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Checking whether a (simple, undirected) graph is connected can be done in linear time in the number of edges. What I am looking for is a more efficient way of checking whether it stays connected after repeated modifications, specifically: repeated edge swaps. An edge swap removes two edges $\{a - b, c-d\}$ and adds $\{a-c, b-d\}$ instead. Is there a way to do better than a full linear-time check after each and every modification?

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    $\begingroup$ Can anyone see a simple argument that would show that checking connectivity in this case is as hard as checking connectivity in general dynamic graphs? $\endgroup$ – Jukka Suomela Jun 29 '18 at 8:41
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    $\begingroup$ @JukkaSuomela, yes. Starting with a complete graph $G=(V,V\times V)$, replace each edge $(u,w)$ by a gadget consisting of four new vertices $\{A, B, C, D\}$ and edges $(u, A), (A, B), (u, B)$ and $(w,C), (w, D), (C, D)$. Then swapping $\{(A,B), (C,D)\}$ for $\{(A,C), (B,D)\}$ (or vice versa) is like adding (or removing) the edge $(u, w)$. So you can simulate a dynamic graph with arbitrary edge insertions and deletions using just edge swaps... $\endgroup$ – Neal Young Jun 30 '18 at 4:19
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Check this paper https://arxiv.org/pdf/1209.5608.pdf which uses cluster forest which support operations like:

connected(u, v) : if vertex u and v are connected , insert(u, v) : Insert edge (u, v) delete(u, v) : delete edge (u, v)

It answers your query in O(log n / log log n) time with O(log2n / log log n) update time.

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This question falls under "dynamic graph algorithms", which has been extensively studied in recent years.

Dynamic graph algorithms consider a given graph, which is then modified using certain allowed operations, e.g. edge removal, insertion, etc. The aim is to develop data structures to support queries about various properties of the graph.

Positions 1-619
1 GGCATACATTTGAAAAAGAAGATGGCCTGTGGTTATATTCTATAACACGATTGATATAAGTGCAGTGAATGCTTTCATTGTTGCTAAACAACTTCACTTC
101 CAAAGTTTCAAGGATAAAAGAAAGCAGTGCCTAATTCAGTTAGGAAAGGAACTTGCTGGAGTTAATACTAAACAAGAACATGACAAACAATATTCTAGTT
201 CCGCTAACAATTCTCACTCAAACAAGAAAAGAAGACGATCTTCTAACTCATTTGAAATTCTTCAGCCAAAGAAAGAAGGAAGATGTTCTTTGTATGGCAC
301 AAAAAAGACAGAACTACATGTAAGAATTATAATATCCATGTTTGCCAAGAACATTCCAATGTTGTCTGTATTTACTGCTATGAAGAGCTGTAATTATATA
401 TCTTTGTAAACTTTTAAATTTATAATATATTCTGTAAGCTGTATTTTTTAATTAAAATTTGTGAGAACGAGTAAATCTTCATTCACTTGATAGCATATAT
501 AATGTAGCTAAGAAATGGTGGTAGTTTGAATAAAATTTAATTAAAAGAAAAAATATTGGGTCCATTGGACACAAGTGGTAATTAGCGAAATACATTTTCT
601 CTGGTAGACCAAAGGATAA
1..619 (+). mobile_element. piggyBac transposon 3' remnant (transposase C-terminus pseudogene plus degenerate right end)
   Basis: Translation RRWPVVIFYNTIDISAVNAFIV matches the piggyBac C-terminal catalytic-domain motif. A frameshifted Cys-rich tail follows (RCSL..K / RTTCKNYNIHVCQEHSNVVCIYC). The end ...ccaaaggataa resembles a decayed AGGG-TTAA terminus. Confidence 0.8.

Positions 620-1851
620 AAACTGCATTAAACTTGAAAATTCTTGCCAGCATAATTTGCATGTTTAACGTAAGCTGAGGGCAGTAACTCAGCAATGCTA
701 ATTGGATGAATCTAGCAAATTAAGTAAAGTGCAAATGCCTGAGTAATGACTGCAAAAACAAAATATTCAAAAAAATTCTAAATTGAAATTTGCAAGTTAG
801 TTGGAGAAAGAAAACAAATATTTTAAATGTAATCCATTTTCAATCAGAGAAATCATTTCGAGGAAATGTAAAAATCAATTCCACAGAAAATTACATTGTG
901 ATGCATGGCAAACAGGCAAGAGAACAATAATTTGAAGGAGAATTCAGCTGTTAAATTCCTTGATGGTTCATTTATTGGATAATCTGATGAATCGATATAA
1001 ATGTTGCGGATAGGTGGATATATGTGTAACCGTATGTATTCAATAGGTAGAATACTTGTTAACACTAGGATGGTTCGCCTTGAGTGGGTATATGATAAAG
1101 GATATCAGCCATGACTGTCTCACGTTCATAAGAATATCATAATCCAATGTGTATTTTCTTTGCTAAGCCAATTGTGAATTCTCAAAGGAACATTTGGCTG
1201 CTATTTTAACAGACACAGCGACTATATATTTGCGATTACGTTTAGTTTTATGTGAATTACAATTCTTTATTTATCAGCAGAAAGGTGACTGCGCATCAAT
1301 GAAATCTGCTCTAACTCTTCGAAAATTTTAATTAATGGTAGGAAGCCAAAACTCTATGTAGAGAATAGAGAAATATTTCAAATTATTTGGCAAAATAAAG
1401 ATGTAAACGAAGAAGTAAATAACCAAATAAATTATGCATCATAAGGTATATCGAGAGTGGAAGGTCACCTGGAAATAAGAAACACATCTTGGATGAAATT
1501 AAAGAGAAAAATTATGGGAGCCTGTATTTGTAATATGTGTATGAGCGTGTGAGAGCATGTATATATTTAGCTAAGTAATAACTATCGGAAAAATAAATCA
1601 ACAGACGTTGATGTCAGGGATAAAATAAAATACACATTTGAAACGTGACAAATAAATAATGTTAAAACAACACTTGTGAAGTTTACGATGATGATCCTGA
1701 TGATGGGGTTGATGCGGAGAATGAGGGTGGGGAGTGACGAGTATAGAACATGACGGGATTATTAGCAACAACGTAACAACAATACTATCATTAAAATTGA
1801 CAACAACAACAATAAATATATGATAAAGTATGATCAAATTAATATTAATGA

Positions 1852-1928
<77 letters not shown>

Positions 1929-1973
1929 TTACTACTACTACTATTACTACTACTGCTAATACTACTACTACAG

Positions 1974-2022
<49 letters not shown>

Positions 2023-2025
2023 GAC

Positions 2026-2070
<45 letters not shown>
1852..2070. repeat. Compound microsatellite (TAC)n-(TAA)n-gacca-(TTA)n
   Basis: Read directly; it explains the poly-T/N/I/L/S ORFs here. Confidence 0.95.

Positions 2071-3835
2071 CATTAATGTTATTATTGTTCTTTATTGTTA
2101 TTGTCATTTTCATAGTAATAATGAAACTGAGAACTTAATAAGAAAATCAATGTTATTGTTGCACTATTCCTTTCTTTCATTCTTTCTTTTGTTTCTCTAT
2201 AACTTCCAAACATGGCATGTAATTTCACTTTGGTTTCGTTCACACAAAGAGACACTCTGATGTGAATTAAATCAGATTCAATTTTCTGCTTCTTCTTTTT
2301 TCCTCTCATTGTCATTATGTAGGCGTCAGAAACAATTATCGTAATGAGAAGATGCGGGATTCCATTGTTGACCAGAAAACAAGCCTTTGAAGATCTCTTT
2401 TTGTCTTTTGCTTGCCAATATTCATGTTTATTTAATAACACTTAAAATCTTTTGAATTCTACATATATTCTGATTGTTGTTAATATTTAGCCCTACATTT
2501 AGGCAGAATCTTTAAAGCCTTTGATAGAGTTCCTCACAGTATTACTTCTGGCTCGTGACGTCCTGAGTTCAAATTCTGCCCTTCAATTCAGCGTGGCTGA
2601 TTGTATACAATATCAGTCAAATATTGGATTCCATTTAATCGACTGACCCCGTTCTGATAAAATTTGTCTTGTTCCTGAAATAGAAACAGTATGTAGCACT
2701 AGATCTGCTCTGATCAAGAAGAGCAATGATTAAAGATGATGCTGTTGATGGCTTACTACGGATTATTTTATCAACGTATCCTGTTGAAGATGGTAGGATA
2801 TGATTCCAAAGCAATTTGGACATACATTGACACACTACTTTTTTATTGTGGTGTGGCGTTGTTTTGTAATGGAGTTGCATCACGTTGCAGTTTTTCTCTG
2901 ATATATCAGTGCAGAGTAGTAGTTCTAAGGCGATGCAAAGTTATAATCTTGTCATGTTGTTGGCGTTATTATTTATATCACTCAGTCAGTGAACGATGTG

Some literature you can start with:

Dynamic Graph Algorithms

Dynamic Graph Algorithms with Applications

Dynamic Graph Algorithms for Connectivity Problems

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    $\begingroup$ If it is not an answer to the question why not making it a comment? $\endgroup$ – Saeed Jun 28 '18 at 14:50
  • $\begingroup$ @Saeed - to get some of them sweet sweet upvotes :) I'm fine if a moderator wants to turn it into a comment. I think it does have merit as an answer, as it points in the right research direction. That is, had the OP asked if this topic has been studied under some name, then this would be a valid answer. $\endgroup$ – Shaull Jun 28 '18 at 15:38
  • $\begingroup$ Fair enough, however you can rephrase your answer (remove the first sentence) and elaborate a bit more, e.g. explain what those papers achieve. $\endgroup$ – Saeed Jun 28 '18 at 22:10
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    $\begingroup$ You should look more carefully before you say it's not an answer :P The last link has the answer (although not as good an answer, in theory, as the one linked by @hemant). I'll accept an answer once I have a working implementation. $\endgroup$ – Kai Jun 29 '18 at 8:44
  • $\begingroup$ @Saeed The last link here seems to have the answer. $\endgroup$ – Kai Jun 29 '18 at 8:45

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